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Coopers Hawk vs. Sharp Shinned Hawk

Discussion in 'Predators and Pests' started by breezy, Feb 19, 2009.

  1. breezy

    breezy Songster

    Jan 7, 2009
    Sand Coulee MT
    Not wanting to start any kerfuffle over the hawk thread that was closed..... I did want to ask a question. Can anyone give me a clear idea of the difference between a coopers and a sharp shinned hawk? I have had a raptor that looks like the one in the pic on the closed thread bathing in my turtle pond in my backyard but I thought it was a sharp shinned hawk. I had that confirmed by one of my clients, a retired fish and game guy, who said he was pretty sure it was a sharpie but that they look a lot like a coopers. So how exactly does one tell the difference? Are the sharp shins as likely to take a chicken as the coopers?
    How about kestrals? I have never seen one take anything larger than a sparrow or a finch off of my feeder but now Im wondering if I have to worry about the pair living the in the tree next door.
    I am planning on getting pretty large chickens........... kind of leaning towards Australorps thanks to all the advice here so I was thinking I didnt have to worry about the sharp shin but now Im thinking differently.

  2. merry hens

    merry hens In the Brooder

    Jan 18, 2009

    I've had both coopers and sharp shinned prey on my chickens and pigeons. They both look almost identical at first glance, but once youve seen the differences they are pretty easy to tell apart. Sharp shinned is a little smaller in comparison, and if you can get a glance of your hawk flying away from behind, note the shape of the tail tip. Sharp shins have a square tail tip, while coopers is rounded. Also, coopers hawks have more of a black crown on the top of their head above their eyes. Its more defined and stands out. It helps to look at some pictures, if you have a bird guide, or here:

    sharp shined hawk: (note the square tail shape):


    Coopers hawk: (rounded tail):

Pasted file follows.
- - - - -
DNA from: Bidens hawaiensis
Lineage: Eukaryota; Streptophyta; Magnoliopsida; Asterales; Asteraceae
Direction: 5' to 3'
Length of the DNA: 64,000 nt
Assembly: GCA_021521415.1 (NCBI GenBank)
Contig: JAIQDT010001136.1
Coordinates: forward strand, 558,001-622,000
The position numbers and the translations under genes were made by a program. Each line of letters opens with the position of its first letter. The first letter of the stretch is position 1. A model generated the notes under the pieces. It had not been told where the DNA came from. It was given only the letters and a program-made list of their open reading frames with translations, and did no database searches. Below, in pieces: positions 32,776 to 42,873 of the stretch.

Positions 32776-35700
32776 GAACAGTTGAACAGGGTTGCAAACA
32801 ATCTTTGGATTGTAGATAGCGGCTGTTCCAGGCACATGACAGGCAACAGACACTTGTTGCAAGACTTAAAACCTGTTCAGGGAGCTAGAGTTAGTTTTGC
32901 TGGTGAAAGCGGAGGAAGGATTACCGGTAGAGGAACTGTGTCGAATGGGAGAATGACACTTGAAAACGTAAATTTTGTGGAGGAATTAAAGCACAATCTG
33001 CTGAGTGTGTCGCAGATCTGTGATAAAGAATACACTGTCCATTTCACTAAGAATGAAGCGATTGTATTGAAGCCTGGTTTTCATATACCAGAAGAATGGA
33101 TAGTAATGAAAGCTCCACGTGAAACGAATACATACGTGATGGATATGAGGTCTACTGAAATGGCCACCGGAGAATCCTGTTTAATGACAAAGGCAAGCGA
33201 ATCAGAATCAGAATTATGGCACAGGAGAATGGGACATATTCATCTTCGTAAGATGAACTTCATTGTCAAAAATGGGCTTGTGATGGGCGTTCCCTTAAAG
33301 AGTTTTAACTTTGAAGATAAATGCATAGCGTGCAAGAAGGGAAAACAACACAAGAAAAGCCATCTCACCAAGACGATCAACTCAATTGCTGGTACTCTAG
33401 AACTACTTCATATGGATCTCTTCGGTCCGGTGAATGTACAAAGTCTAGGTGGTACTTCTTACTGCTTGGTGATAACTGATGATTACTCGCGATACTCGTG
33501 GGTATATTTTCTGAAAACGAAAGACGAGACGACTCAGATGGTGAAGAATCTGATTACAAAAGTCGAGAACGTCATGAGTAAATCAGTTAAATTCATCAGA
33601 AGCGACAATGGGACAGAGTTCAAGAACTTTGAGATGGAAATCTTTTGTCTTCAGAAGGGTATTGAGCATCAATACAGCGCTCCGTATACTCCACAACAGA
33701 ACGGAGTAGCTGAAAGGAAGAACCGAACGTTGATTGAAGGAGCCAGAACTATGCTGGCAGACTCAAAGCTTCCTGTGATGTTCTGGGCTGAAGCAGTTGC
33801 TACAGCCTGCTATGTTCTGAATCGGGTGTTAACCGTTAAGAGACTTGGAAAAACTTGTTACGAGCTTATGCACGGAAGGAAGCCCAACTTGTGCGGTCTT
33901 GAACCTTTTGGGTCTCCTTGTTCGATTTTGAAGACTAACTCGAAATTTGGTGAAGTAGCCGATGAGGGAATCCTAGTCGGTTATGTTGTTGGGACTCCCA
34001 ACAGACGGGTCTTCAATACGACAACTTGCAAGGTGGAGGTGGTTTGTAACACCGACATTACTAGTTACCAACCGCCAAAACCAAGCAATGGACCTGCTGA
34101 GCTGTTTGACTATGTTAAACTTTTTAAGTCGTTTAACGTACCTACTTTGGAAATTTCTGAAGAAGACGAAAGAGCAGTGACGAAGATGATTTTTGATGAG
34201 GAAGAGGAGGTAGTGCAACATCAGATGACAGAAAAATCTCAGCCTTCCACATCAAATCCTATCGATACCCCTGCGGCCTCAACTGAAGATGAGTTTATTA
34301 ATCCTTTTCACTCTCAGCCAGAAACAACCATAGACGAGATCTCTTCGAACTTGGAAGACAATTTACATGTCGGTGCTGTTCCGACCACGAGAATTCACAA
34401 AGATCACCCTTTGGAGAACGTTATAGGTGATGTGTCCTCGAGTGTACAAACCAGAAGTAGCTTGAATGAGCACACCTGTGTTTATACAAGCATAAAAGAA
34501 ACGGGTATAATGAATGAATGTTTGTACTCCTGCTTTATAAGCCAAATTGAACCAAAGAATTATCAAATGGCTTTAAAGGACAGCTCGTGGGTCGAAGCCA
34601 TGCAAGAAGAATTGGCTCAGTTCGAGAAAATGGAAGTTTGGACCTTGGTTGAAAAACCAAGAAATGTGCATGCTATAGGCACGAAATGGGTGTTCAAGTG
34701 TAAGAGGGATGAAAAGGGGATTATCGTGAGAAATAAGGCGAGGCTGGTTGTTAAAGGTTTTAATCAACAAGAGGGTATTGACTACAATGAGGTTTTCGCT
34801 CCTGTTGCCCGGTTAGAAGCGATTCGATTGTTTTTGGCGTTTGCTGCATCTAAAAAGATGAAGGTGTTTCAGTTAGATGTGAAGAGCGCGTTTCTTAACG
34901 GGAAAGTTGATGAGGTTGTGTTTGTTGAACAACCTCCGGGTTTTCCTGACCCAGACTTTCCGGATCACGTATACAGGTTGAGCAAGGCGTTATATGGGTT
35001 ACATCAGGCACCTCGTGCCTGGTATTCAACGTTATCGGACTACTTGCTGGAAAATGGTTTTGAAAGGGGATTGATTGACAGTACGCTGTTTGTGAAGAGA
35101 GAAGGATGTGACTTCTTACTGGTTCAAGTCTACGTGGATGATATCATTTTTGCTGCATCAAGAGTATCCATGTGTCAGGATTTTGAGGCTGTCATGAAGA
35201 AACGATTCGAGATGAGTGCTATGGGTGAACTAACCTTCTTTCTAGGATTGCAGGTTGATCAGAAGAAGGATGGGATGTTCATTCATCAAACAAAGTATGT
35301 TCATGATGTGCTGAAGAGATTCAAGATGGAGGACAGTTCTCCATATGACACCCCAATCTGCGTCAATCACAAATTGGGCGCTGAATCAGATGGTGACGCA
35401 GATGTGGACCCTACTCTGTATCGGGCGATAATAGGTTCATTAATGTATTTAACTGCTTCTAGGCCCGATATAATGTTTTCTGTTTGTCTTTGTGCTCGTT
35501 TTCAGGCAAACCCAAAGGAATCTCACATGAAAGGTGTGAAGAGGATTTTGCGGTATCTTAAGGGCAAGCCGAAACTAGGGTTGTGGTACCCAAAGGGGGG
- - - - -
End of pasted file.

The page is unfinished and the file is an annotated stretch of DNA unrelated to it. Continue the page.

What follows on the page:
The juveniles and sometimes the males can be much harder to tell apart.

    They both eat about the same things. From my experience, they both generally tend to stay away from the larger chickens, its the bantams and young birds you have to worry about. But they are especially good at chasing down birds like pigeons in air, and Ive had them gore pigeons through 1 inch wire too. Ruthless killers but amazing birds nonetheless.

    Ive never heard of anyone having kestrels pose a threat to their chickens. We have some nearby too and they dont seem the least bit interested in my birds.

    Sorry about the long post. I hope it helps though.

  3. breezy

    breezy Songster

    Jan 7, 2009
    Sand Coulee MT
    Thanks. That is helpful. I have a couple of bird books that have both drawings and color photos and I swear I couldn't see any difference till you spoke about the tail. I looked at the pic on my cell that I took and it is a sharp shinned. The pic is blurry since the little bugger had just bathed in the pond and it was shaking its feathers out and its tail shape is clear to see.
    I usually have plenty of wild pigeons big enough to roast at my feeder, and the only time I ever saw them spook was when my little bathing friend showed up for a drink in the pond .They just kind of exploded in a flurry of wings and feathers as they all bolted out of the yard. Now I know why he was such a threat.

    Edited because my spelling sucks...sorry
    Last edited: Feb 19, 2009
  4. Faverolle

    Faverolle Songster

    Feb 12, 2009
    Quote:I think Merry hens touched on many of the differences but for the most part coopers are generally larger and more barrel shaped with a large head for its size while the sharp shin has a heavier upper body and smaller, thinner lower body. They are both pretty hard to identify at a quick glace and often a large female sharp shin can be the same size or larger then a male coopers.
  5. scooter147

    scooter147 Songster

    Jul 30, 2008
    The cooper that hangs around my house does not mess with my standard breed chickens, as a matter of fact they are not afraid of him in the least.
    This cooper goes after the wild birds around my feeder and coop and I have seen him go after a bantam once but he was unsuccessful.
    My standard hens and my rooster chase the cooper hawk off if he lands on the ground.
    This is my experience.
  6. swampwander

    swampwander Songster

    Oct 1, 2008
    Mims, Fl
  7. merry hens

    merry hens In the Brooder

    Jan 18, 2009
    Quote:Good link, thanks.

  8. DDRanch

    DDRanch Songster

    Feb 15, 2008
    Good info the the differences here. I want to add a note about kestrels. The family of kestrels in my back yard will alert me, and the hens, when hawks are present and will dive them and chase them off. They annoy the hawks no end and are quite relentless. The kestrels have never presented a problem with my larger breeds. They are very welcome residents.
  9. dlottman

    dlottman Hatching

    Nov 23, 2010
    The hawk that hangs around my hen house seems to only be after the occasional mouse or rat
  10. Oregon Blues

    Oregon Blues Crowing

    Apr 14, 2011
    Central Oregon
    You are lucky to have a family of kestrels. They are much too small to bother chickens, but they will help to control the sparrows that steal your chicken food.

    I suppose it is vaguely possible that a Kestrel might try for a day old chick if the Kestrel is really hungry. Generally, I don't worry about them and am glad to have them show up at my place.

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